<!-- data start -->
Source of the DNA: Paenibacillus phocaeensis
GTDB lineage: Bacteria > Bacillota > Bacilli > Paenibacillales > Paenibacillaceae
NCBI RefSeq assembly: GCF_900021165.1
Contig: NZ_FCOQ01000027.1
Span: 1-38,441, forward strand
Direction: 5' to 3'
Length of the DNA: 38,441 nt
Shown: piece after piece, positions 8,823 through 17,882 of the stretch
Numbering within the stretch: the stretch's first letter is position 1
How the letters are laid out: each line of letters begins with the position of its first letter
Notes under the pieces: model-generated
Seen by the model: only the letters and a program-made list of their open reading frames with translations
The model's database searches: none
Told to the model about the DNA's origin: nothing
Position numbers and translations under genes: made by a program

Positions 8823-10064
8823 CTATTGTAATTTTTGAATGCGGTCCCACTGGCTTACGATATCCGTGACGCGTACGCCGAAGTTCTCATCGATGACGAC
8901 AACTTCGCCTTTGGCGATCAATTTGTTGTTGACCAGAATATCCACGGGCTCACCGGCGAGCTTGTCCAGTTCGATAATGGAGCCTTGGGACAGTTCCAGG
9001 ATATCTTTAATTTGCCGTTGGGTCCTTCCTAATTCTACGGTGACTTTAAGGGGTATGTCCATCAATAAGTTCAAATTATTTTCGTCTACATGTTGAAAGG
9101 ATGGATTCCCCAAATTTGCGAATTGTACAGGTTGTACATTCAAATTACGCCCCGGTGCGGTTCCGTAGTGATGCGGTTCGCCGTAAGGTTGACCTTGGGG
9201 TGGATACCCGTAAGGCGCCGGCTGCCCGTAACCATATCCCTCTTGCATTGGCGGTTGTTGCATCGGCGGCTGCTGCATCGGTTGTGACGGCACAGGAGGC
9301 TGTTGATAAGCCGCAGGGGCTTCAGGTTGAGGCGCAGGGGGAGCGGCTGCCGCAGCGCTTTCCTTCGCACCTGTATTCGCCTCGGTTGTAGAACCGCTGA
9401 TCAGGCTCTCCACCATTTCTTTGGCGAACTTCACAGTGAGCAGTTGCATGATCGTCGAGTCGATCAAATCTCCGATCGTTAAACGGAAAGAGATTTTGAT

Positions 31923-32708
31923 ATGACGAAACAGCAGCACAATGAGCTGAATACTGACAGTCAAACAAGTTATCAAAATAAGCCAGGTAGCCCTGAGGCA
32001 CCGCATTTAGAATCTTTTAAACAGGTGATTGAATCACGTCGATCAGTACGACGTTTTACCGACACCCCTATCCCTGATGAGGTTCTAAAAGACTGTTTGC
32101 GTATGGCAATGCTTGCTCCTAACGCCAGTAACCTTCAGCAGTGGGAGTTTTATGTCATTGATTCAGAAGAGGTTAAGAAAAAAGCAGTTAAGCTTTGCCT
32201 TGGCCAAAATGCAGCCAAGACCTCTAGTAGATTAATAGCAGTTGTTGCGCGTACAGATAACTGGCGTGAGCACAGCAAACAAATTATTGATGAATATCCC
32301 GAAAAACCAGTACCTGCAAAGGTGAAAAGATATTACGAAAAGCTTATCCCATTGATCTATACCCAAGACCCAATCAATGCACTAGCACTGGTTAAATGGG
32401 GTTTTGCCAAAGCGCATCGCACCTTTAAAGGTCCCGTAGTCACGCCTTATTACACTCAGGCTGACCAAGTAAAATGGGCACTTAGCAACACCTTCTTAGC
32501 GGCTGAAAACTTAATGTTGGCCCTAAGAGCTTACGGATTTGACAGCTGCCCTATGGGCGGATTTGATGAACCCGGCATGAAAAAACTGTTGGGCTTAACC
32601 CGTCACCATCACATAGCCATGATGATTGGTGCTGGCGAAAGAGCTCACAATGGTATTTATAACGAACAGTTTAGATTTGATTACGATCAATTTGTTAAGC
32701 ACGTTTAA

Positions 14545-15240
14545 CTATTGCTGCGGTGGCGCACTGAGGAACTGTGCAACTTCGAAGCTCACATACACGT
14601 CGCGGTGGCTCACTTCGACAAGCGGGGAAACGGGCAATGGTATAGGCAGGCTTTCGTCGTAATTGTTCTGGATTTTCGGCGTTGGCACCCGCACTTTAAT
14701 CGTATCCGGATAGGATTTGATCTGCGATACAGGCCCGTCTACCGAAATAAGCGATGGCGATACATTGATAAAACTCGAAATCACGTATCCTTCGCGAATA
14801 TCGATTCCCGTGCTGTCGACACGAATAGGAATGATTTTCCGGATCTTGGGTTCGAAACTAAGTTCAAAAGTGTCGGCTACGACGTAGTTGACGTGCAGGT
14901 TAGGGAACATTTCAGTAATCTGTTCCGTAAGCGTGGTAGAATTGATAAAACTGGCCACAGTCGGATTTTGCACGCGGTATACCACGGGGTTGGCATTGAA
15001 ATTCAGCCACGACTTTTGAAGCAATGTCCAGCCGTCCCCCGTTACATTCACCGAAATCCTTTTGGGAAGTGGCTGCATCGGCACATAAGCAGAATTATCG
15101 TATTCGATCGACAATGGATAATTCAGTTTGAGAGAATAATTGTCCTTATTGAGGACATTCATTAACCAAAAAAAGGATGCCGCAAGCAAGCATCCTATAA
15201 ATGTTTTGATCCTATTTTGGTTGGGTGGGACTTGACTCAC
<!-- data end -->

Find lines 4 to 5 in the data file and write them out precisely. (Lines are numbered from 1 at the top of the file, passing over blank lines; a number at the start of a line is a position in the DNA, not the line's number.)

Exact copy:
Contig: NZ_FCOQ01000027.1
Span: 1-38,441, forward strand